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Naked Truth
Benjamin Franklin revealed the naked truth in his almanac in 1744. “Courteous Reader,” Franklin began the introduction to that year’s issue of Poor ...

Naked Truth

Benjamin Franklin revealed the naked truth in his almanac in 1744.

“Courteous Reader,” Franklin began the introduction to that year’s issue of Poor Richard’s. “THIS is the Twelfth Year that I have in this Way laboured for the Benefit of Whom? of the Publick, if you’ll be so good-natured as to believe it,” he wrote, possibly pausing before baring his soul. “if not, e’en [then] take the naked Truth, ’twas for the Benefit of my own dear self,” he added, perhaps with a cheeky grin.

Ever conscious of his reputation as a frugal Quaker and a diligent publisher, Franklin built his almanac readership through honesty and accuracy. He knew he provided the public with a service. His calendars and weather predictions were as precise as the bifocals he would one day invent. But he also valued his relationship with his readers, enough to admit the truth of his heart for business.

And so on that anniversary day in 1744, Franklin decided to have some fun in his introduction. He confessed his true intentions. The almanac was as much for him as it was for his audience. He admitted the almanac had brought him intellectual stimulation. It also bore him financial fruit. Such was Franklin’s naked truth as an editor.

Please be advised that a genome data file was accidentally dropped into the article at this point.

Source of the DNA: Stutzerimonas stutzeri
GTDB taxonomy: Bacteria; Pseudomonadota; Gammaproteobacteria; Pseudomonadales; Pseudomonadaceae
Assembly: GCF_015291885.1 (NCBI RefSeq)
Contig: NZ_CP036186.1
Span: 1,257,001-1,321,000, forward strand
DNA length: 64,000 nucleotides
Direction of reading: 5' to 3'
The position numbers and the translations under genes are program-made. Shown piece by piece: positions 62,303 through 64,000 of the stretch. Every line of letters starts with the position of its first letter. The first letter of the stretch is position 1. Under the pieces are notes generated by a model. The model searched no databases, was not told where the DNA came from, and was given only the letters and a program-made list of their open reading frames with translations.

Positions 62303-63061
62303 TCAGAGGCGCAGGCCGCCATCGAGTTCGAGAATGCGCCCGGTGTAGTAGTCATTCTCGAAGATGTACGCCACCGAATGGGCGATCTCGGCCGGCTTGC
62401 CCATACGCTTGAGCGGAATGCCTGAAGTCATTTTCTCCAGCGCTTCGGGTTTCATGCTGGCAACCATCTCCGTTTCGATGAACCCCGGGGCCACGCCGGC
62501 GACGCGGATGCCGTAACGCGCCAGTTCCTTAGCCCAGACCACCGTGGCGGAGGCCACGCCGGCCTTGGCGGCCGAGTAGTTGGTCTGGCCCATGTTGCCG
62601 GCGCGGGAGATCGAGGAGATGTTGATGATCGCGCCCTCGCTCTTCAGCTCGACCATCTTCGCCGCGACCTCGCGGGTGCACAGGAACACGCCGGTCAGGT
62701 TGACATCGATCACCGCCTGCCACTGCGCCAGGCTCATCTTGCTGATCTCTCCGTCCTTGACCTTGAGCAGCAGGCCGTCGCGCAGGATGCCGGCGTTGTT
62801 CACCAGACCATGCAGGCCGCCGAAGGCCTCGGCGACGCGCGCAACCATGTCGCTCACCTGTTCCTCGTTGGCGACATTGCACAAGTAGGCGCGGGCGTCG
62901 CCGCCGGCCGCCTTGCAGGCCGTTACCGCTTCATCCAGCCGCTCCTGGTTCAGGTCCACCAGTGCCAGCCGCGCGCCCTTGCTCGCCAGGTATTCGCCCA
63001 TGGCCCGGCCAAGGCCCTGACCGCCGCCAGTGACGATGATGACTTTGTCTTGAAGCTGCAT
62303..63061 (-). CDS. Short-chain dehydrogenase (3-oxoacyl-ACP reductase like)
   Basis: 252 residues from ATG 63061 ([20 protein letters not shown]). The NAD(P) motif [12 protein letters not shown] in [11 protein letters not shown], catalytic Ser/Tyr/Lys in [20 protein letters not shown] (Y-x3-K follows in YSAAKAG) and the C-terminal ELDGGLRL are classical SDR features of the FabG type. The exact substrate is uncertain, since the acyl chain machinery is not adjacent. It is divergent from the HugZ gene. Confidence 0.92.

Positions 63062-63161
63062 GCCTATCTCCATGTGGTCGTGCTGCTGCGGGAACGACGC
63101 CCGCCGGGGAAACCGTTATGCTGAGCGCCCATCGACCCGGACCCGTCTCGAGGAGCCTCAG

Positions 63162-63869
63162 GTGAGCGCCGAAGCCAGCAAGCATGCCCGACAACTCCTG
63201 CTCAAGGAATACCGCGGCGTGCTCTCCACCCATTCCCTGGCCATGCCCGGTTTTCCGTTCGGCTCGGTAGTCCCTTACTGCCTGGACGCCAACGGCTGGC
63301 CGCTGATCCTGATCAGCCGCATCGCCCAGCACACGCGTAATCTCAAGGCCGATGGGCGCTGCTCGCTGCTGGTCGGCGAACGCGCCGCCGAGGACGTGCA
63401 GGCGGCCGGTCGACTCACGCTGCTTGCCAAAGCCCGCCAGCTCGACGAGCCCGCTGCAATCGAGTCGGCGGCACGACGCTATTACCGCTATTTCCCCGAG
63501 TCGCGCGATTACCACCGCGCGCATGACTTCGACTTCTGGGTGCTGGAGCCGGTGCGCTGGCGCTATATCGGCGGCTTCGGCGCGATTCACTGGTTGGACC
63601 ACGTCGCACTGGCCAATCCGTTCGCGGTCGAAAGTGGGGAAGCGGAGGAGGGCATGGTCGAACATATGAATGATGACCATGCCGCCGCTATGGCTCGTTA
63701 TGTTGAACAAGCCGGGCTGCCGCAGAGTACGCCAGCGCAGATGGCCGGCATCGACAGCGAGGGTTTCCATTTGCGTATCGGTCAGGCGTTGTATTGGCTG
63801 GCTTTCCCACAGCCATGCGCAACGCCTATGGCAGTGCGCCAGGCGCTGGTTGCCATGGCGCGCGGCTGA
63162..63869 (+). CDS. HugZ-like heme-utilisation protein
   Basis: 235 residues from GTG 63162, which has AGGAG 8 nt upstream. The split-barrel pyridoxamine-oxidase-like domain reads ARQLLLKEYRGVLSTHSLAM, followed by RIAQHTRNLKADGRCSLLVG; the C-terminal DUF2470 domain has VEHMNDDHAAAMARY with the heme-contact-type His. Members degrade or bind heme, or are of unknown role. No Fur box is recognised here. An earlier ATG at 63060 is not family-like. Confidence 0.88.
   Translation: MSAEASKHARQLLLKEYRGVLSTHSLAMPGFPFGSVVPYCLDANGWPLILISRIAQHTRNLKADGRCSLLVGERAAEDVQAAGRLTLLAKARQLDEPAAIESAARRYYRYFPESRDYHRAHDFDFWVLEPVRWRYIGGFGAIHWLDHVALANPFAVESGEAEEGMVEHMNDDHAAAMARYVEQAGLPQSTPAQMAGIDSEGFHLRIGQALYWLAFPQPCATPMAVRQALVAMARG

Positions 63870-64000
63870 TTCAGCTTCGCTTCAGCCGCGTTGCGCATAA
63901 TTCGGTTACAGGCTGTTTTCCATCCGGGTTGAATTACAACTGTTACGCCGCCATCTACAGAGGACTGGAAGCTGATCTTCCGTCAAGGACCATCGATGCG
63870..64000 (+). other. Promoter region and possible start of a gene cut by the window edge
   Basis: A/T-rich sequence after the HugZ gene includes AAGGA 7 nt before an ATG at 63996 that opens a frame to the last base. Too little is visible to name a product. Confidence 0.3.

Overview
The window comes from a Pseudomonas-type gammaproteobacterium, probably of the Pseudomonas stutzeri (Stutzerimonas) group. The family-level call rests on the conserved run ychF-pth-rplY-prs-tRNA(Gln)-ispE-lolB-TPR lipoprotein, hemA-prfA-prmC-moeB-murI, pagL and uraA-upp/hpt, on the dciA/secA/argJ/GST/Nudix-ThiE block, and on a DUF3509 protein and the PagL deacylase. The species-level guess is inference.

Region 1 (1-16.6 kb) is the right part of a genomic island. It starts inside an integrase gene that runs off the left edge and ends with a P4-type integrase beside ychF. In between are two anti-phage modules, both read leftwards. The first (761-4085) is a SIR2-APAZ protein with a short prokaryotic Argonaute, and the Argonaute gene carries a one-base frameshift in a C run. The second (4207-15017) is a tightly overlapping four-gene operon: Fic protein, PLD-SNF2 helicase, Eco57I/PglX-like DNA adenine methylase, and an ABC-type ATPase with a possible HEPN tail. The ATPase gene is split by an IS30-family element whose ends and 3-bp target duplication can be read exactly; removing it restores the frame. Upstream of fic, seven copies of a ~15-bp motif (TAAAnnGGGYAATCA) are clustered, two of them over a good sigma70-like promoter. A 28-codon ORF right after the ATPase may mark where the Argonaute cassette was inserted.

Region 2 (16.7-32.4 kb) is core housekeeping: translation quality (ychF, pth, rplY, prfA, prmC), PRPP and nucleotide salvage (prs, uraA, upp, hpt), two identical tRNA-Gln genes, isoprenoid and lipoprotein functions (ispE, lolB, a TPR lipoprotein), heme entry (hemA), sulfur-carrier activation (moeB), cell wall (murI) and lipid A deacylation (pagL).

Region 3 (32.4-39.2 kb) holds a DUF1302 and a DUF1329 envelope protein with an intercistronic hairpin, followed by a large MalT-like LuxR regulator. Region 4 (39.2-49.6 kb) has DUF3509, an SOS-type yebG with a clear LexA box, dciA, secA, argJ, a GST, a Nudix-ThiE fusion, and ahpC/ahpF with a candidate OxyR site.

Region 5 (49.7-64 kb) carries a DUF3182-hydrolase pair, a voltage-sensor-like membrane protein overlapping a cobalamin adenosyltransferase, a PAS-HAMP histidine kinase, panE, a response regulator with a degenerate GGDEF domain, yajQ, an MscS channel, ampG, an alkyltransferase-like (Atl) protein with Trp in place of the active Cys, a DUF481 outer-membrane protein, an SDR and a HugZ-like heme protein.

In that same publication, Franklin pointed out the folly and naked truth of one of his competitors, who carelessly predicted an eclipse that never took place. “There is no manner of Truth in this Prediction,” Franklin pointed out.

He then assured his readers he had not changed his ways or tried any wild new prediction processes. “I have made no Alteration in my usual Method.”

Franklin closed his introduction with his usual warm greeting: “I am, dear Reader, Thy obliged Friend.”

As often as the earth orbited the sun, Franklin sought to deliver an accurate and truthful almanac to his dear readers and friends, both in the colonies and England. His reputation resulted in many other successes. He was elected to the Pennsylvania Assembly and later appointed to the post of deputy postmaster of North America. His status and skills enabled him to write the Plan of Union.

Franklin’s due diligence, thrift, and honesty also brought him more recognition by the king, who named Franklin as trade representative for the colonies. This post brought Franklin an opportunity more electrifying than his kite: a chance to move to London, which proved to be one of his favorite places.

While Franklin enjoyed the fruit of his naked-truth approach to business in England, he had no idea just how much naked truth his friends in Boston would face in the next two decades. Their honest assessment would force Benjamin Franklin to make difficult choices about the truth of his loyalties in the years ahead.


Father, teach me your honesty and wisdom that I may see the naked truth in my life.

“Surely you desire truth in the inner parts; you teach me wisdom in the inmost place”

(Psalm 51:6).

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